Designed, developed, handed over to QA for testing. Then all hell breaks loose. “How do I test it?” “Where’s the documentation?” “This is broken; not it’s not, it’s not our component.” “I’m not signing this off!” Or my personal favorite: “I’ve other priorities to test now. I’ll get to your stuff tomorrow.” for three days in a row. Keeping QA separate from development teams is a recipe for trouble, friction and lots of missed opportunities. It has to stop.
Once you put a QA Engineer in the same team with developers, sharing the same manager, several things happen:
- QA shares the same goal with developers – to deliver an excellent product on schedule & budget. No more bouncing tickets back and forth “this isn’t working!“, “it’s not a bug, it’s a feature!” “this isn’t a blocker!” Shared goal, shared ownership, shared responsibility.
- QA knows product first-hand by spending time with developers as they work, talking over each feature and scenario. Ever tried asking a developer to write a test script for QA? Good luck with that. Sit the QA next to a developer and they can write the scripts perfectly themselves.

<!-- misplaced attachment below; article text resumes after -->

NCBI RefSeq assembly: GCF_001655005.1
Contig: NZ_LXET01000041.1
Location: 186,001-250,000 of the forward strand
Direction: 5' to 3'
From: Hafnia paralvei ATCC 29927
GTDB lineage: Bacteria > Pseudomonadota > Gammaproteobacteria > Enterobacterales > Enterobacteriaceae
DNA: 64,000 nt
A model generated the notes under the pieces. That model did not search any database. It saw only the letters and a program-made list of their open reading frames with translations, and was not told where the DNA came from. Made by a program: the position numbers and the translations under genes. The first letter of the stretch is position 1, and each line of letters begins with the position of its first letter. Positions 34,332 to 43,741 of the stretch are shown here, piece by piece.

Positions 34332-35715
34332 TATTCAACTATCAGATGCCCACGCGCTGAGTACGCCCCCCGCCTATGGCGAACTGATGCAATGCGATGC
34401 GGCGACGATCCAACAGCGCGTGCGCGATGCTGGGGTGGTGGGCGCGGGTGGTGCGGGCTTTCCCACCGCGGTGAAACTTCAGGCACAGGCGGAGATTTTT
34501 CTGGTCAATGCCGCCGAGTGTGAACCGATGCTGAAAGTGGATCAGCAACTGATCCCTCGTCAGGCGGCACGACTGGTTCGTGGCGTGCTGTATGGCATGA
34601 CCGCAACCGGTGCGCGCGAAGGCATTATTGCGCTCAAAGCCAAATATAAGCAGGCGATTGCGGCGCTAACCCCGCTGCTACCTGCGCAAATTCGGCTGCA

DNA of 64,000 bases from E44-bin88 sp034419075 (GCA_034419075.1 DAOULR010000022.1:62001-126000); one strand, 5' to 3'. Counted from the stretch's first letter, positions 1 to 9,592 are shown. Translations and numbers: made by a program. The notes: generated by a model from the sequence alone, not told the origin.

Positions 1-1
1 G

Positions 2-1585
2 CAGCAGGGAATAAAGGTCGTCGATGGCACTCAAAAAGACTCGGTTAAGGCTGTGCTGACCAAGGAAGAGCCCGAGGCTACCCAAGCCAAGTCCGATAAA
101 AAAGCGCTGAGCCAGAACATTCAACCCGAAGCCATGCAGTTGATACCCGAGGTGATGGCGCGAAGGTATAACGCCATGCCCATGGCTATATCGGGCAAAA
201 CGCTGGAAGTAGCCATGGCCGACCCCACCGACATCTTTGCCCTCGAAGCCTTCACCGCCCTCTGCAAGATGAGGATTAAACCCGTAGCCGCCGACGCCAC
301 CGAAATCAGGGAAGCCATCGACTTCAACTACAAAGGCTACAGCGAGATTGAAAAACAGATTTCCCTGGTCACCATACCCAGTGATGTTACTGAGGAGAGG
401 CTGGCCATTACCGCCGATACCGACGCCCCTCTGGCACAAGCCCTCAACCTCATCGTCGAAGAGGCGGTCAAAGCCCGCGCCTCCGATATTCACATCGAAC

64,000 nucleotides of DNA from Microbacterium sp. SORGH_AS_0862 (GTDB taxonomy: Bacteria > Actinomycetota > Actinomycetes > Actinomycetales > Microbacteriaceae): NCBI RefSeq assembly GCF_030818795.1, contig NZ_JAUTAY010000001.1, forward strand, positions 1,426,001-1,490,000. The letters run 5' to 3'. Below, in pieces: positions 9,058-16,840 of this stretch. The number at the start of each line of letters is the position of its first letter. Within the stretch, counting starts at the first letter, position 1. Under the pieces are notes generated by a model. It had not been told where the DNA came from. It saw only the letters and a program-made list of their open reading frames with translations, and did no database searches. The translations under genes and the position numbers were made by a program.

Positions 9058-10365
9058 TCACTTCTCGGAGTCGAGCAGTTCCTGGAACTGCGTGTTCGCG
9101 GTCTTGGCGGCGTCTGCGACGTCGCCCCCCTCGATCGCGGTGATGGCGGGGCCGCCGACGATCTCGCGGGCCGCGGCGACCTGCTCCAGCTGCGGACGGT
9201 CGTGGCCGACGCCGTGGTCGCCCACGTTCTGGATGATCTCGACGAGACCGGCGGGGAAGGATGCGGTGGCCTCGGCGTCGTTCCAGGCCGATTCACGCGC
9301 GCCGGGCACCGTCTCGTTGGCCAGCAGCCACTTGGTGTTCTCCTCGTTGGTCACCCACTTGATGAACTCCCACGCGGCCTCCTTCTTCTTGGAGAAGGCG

- Testing gets done early and often because QA doesn’t have any other priorities or anyone else shouting louder at them to get their work done faster. User story finished? Alright, let’s see how it works. Right now. And iron out all the bugs right there, on the spot.
- Testing gets automated when QA sets up Selenium (or any other) scripts together with developers, that they can later re-run as frequently as needed to check whether they’ve not broken something.
- Developers spend more time coding because they don’t need to setup their own testing data and other environment pieces. QA can do it in parallel and whenever needed.
Sounds obvious if you’re an Agile zealot, right? Notice how I never used the “A” word? I didn’t have to, because the above ideas have nothing to do with the movement. Even Microsoft knew the value [PDF] of pairing developers and testers way before Agile was even manifested.
Testing is not separate from developing. It never has been, but today, when software requirements and markets change all the time, and so does source code, it’s more expensive than ever to keep a QA team separated from development. For the sake of your company’s success, stop doing that now.